rust-lld: error: undefined symbol: _embassy_time_set_alarm
          >>> referenced by driver.rs:144 (src/driver.rs:144)
          >>>               embassy_time-846f66f1620ad42c.embassy_time.4f6a638abb75dd4c-cgu.0.rcgu.o:(embassy_time::driver::set_alarm::h530a5b1f444a6d5b) in archive Devel/Embedded/pogodyna/target/thumbv7em-none-eabihf/debug/deps/libembassy_time-846f66f1620ad42c.rlib

You probably need to enable a time driver for your HAL (not in embassy-time!). For example with embassy-stm32, you might need to enable time-driver-any:

[dependencies.embassy-stm32]
version = "0.1.0"
features = [
    # ...
    "time-driver-any", # Add this line!
    # ...
]

If you are in the early project setup phase and not using anything from the HAL, make sure the HAL is explicitly used to prevent the linker removing it as dead code by adding this line to your source:

use embassy_stm32 as _;

You have multiple versions of the same crate in your dependency tree. This means that some of your embassy crates are coming from crates.io, and some from git, each of them pulling in a different set of dependencies.

To resolve this issue, make sure to only use a single source for all your embassy crates! To do this, you should patch your dependencies to use git sources using [patch.crates.io] and maybe [patch.'https://github.com/embassy-rs/embassy.git'].

Example:

[patch.crates-io]
embassy-time-queue-driver = { git = "https://github.com/embassy-rs/embassy.git", rev = "e5fdd35" }
embassy-time-driver = { git = "https://github.com/embassy-rs/embassy.git", rev = "e5fdd35" }
# embassy-time = { git = "https://github.com/embassy-rs/embassy.git", rev = "e5fdd35" }

Note that the git revision should match any other embassy patches or git dependencies that you are using!

How can I optimize the speed of my embassy-stm32 program?

  • Make sure RCC is set up to go as fast as possible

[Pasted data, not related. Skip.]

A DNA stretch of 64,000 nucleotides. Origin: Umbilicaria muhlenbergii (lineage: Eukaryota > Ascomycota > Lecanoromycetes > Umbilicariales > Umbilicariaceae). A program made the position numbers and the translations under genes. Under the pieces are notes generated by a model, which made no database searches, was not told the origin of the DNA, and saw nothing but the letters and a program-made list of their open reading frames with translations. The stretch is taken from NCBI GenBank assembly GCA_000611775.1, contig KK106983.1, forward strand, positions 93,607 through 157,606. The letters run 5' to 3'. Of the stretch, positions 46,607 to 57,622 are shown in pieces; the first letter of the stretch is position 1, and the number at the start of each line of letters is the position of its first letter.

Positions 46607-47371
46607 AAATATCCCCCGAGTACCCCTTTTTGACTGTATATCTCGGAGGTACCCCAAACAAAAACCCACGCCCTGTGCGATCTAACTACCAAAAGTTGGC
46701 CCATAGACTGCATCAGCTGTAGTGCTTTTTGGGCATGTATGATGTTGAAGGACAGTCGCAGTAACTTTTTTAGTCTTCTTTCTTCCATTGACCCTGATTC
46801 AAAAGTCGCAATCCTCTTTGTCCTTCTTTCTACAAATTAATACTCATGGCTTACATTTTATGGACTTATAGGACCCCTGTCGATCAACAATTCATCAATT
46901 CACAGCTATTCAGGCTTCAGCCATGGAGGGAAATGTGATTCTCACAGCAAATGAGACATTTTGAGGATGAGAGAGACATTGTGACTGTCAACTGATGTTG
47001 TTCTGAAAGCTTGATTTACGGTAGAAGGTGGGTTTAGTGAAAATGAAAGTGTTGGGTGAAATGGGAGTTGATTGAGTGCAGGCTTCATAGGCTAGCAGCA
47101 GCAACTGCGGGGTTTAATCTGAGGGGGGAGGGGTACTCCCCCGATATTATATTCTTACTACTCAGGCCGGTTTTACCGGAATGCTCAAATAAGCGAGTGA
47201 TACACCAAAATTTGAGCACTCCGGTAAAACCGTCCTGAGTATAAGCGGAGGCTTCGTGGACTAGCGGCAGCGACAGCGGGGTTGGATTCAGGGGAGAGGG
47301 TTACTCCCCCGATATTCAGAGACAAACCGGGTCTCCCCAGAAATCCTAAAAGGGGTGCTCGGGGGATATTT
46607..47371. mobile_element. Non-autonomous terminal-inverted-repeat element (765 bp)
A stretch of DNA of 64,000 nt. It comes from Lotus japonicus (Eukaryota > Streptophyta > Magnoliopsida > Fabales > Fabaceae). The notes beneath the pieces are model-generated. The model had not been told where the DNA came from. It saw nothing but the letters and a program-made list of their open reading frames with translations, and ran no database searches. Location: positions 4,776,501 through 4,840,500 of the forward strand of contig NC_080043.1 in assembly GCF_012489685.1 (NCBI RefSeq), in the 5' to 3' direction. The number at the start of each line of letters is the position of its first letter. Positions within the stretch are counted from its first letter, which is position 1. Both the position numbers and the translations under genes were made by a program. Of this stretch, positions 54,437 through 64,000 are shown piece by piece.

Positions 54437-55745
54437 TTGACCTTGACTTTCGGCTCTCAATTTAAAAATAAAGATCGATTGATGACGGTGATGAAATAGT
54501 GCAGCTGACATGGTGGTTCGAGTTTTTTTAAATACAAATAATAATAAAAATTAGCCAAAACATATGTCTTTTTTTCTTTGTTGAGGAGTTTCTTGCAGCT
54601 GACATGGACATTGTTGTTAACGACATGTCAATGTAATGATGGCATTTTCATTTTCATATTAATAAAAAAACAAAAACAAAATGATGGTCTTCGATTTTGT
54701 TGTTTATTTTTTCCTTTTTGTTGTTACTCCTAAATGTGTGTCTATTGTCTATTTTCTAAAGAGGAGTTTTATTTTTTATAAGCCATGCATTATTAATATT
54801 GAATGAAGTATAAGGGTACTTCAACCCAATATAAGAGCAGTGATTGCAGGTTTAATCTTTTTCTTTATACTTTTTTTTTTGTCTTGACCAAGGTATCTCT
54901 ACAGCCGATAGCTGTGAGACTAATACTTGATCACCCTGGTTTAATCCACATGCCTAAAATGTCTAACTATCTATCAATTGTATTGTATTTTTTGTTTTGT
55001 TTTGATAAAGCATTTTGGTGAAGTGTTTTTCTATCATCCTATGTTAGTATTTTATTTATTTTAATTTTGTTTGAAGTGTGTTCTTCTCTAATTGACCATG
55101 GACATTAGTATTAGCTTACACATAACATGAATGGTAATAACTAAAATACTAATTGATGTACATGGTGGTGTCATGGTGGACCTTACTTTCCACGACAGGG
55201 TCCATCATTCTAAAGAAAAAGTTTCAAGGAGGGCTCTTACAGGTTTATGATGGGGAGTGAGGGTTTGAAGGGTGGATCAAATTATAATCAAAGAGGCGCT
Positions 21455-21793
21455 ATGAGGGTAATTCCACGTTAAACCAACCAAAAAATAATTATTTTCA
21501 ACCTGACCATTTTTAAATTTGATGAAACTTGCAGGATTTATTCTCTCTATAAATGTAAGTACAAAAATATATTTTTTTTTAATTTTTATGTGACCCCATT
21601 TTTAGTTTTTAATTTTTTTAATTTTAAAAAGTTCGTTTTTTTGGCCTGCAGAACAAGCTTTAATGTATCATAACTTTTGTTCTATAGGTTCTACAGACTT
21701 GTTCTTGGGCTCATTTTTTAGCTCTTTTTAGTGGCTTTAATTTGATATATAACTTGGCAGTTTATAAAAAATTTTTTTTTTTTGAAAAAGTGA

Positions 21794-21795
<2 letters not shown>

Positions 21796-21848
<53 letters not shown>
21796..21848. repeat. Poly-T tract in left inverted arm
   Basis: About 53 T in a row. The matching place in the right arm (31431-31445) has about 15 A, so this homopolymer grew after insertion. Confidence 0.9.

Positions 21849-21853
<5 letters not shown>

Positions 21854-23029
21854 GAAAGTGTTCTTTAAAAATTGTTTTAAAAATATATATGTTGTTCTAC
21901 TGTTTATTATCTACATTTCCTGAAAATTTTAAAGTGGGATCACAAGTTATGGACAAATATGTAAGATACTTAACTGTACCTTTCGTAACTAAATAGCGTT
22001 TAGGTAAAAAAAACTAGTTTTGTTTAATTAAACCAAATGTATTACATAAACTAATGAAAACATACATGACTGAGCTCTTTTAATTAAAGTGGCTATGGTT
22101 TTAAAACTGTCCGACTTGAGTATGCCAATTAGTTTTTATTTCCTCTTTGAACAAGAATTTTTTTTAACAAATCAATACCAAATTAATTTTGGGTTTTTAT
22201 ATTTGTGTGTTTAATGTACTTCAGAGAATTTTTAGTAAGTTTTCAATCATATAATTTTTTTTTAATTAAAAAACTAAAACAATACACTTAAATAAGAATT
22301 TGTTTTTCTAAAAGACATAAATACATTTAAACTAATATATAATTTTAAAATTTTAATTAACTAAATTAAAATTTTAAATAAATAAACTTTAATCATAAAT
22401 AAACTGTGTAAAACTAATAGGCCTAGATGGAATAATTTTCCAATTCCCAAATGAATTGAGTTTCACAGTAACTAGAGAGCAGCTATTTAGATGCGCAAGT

• Make sure flash cache is enabled

  • build with --release

  • Set the following keys for the release profile in your Cargo.toml:

    • opt-level = "s"

    • lto = "fat"

  • Set the following keys in the [unstable] section of your .cargo/config.toml

    • build-std = ["core"]

    • build-std-features = ["panic_immediate_abort"]

  • Enable feature embassy-time/generic-queue, disable feature embassy-executor/integrated-timers

  • When using InterruptExecutor:

    • disable executor-thread

    • make main` spawn everything, then enable SCB.SLEEPONEXIT and loop { cortex_m::asm::wfi() }

    • Note: If you need 2 priority levels, using 2 interrupt executors is better than 1 thread executor + 1 interrupt executor.

How do I set up the task arenas on stable?

When you aren’t using the nightly feature of embassy-executor, the executor uses a bump allocator, which may require configuration.

Something like this error will occur at compile time if the task arena is too large for the target’s RAM:

rust-lld: error: section '.bss' will not fit in region 'RAM': overflowed by _ bytes
rust-lld: error: section '.uninit' will not fit in region 'RAM': overflowed by _ bytes

And this message will appear at runtime if the task arena is too small for the tasks running:

ERROR panicked at 'embassy-executor: task arena is full. You must increase the arena size, see the documentation for details: https://docs.embassy.dev/embassy-executor/'
If all tasks are spawned at startup, this panic will occur immediately.

Check out Task Arena Documentation for more details.

Can I use manual ISRs alongside Embassy?